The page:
9 February 2003
On Stephen's birthday, a visit to Tower Bridge, seen here from an
angle less familiar to most of us. The bridge was completed in 1894, and
for almost 100 years was the easternmost bridge across the Thames.
From the northern approach to the bridge, looking across to the
Greater London Assembly building, last
seen two years ago under construction.
An even more unfamiliar view of the bridge, from the eastern
elevated walkway to the western. Originally the plan was that
pedestrians would use these when the bascules were lifted, but most
people chose to wait rather than ascend and descend. As a result the
walkways were closed from under use in 1910, until reopened in 1982 as
part of the Tower Bridge
On this rather murky day, a view to modern Docklands. It was because
the site for the bridge crossed the heart of London's docks on the
Thames that it was necessary to find a design for the bridge which
didn't disrupt shipping. Many years were spent analysing more than fifty
designs before the present one was settled upon.
From the western walkway, a view of HMS Belfast and the dome of St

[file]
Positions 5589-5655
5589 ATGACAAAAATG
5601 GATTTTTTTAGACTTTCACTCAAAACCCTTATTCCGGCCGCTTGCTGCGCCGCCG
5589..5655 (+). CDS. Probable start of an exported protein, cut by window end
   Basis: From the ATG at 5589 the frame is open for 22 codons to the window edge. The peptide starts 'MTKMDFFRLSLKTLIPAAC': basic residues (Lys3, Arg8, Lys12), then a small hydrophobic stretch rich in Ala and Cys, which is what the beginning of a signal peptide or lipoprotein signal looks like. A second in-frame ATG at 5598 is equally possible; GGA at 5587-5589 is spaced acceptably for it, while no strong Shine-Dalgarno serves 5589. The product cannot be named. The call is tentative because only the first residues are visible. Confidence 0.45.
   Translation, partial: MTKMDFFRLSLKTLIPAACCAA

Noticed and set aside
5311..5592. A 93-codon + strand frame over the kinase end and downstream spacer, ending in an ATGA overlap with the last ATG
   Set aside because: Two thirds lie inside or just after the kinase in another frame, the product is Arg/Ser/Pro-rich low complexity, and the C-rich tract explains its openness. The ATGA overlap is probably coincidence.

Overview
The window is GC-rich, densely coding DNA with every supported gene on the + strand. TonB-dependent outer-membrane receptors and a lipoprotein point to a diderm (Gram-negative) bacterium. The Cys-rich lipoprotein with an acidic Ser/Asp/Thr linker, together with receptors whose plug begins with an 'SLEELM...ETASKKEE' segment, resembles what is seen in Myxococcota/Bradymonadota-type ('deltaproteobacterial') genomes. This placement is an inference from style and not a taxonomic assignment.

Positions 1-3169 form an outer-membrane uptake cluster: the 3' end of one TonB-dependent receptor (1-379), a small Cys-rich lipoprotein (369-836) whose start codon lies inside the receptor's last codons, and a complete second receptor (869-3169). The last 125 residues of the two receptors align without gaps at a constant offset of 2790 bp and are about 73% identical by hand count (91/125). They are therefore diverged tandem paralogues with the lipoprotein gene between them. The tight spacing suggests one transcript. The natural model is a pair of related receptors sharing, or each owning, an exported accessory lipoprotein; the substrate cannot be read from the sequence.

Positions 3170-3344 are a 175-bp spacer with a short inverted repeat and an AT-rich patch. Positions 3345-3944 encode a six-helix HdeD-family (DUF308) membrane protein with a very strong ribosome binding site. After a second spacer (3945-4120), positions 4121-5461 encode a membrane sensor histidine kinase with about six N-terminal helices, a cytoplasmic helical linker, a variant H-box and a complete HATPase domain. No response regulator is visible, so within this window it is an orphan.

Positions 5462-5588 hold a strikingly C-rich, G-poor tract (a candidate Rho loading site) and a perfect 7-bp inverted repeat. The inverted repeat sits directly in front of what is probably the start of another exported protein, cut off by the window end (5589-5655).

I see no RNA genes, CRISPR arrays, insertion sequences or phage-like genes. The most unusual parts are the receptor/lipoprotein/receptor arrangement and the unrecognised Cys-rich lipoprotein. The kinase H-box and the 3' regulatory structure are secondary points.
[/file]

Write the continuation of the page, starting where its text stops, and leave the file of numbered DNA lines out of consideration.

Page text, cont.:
The old and the new - the Tower of London and the Swiss Reinsurance
Tower, better known as the Erotic Gherkin
Looking straight up inside the southern tower, reveals some of the
steel superstructure - it is easy to forget with the gothic flourishes
that the bridge is a steel bridge, clad in non-structural stone.
One of the boilers, used until 1976 to generate steam to power the
pumping engines, which stored energy in six massive accumulators so
that, as soon as power was required to lift the bridge, it was readily
available. The accumulators fed the driving engines, which drove the
bascules up and down. Nowadays the hydraulic power is generated by
electricity rather than steam.
One of the engines.
A signal, previously used to indicate to boats when the bridge was
going to lift. Nowadays boats have to give at least 24 hours notice of a
request for the bridge to lift.
One of the symbols of London, which still lifts almost 1000 times a
year. See our trip on a paddle
steamer for two occasions on which we caused the bridge to lift.
Times of lifting can be found